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For their own good
Fifty years ago, they were screwed-up kids sent to the Florida School for Boys to be straightened out. But now they are screwed-up men, scarred by the whippings they endured. Read the story and see a video and portrait gallery.
NASHVILLE - After Florida survived its first-round game against Ohio Friday, coach Billy Donovan said his players could learn from the "near-death" experience, referring to their season almost coming to an end.
Villanova has a more literal definition of the phrase.
On Jan. 11, as the Wildcats flew home after an 83-78 overtime win over Providence, their charter plane encountered a problem with the switch that handles the plane's elevation. The 36 players, coaches, staff and fans aboard were told by the flight attendant to prepare for a crash landing.
"Your whole life flashes before your eyes," forward Curtis Sumpter said Saturday. "You wonder how people are going to remember you, what your family will feel. There's just so much happening in a little amount of time, it's just overwhelming."
Two months later, the players still have a hard time putting the experience into words.
"I can't really explain the feeling," junior guard Randy Foye said. "I think everybody who was on that plane when we saw that flight attendant stand up and give us instructions to brace ourselves for a heavy-impact landing and you looked around at everybody's eyes, everybody just knew and thought that they were going to die. So everybody just pretty much grabbed hands, held together and told each other they loved them and just prepared for anything that was going to take place that night."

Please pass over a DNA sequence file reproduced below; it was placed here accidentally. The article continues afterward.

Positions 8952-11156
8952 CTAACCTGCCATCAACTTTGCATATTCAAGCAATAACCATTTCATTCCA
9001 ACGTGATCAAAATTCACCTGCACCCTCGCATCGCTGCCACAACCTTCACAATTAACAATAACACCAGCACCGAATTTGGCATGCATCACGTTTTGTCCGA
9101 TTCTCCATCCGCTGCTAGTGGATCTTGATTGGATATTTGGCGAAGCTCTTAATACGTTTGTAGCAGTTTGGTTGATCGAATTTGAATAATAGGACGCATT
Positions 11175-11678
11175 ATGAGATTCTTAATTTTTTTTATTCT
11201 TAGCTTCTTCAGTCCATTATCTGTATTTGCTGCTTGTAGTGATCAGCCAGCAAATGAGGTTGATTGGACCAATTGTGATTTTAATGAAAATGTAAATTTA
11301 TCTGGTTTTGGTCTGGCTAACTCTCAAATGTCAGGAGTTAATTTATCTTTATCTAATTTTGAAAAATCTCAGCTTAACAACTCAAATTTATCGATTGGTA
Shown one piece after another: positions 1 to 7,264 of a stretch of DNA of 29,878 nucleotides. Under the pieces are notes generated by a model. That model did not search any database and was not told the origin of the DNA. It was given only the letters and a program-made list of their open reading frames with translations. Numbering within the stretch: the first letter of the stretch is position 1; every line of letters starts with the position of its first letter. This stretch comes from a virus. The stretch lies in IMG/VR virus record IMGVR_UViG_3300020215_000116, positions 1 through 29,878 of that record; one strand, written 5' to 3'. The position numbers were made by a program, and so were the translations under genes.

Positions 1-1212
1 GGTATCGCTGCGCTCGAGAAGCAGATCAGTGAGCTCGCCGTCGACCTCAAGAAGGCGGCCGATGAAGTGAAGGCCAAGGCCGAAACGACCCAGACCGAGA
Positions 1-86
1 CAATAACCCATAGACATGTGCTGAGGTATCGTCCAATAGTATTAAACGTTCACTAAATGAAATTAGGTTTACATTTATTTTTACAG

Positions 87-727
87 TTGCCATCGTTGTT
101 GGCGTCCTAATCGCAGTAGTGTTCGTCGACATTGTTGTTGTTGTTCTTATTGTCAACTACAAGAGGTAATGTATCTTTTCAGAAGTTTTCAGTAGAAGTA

The plane, whose passengers included two team chaplains, landed safely.
LOVE THOSE UNDERDOGS: With both teams coming off near-upset losses, Florida and Villanova were repeatedly asked why first-round games are so tough for top-seeded teams. The answer is simple, they said: America loves underdogs and upsets.
"That's what everybody lives for this time of year, to see Cinderellas, to see upsets," Donovan said. "It creates stories. It creates a great environment. What's the first question I always get asked? I'm up there watching film on Ohio University and all of a sudden the phone rings and it's one of my staff members or my wife - anybody get upset? That's the first question anybody asks. And when you say there's no upset, it's like, awwwwww People want to see that constantly. Outside of Florida fans Friday, no one was rooting for Florida. Outside of Louisville fans, no one was rooting for Louisville. Outside of Kansas fans, no one's rooting for Kansas."
Even players admitted they feel like all fans.
"Yeah, when I watching I'm pretty much rooting for the underdog all the time," Foye said. "That's what the NCAA Tournament is all about."
FRIENDS AND FOES: Today's game will briefly turn friends into adversaries. Junior guard Matt Walsh is a Philadelphia area native who has friends on the Wildcats. He played with several in his AAU days and occasionally plays pick-up games at Villanova when home on vacation. Wildcats coach Jay Wright, 44, is a friend of Donovan and his family, has attended coaching clinics at UF and once nearly bought the home of Donovan's parents in Rockville Centre, N.Y. Walsh said he looks forward to playing old friends, while Wright could live without it.
"I don't like playing against friends at all," Wright said. "I don't enjoy that. But as soon as the game starts, you put that out of your mind."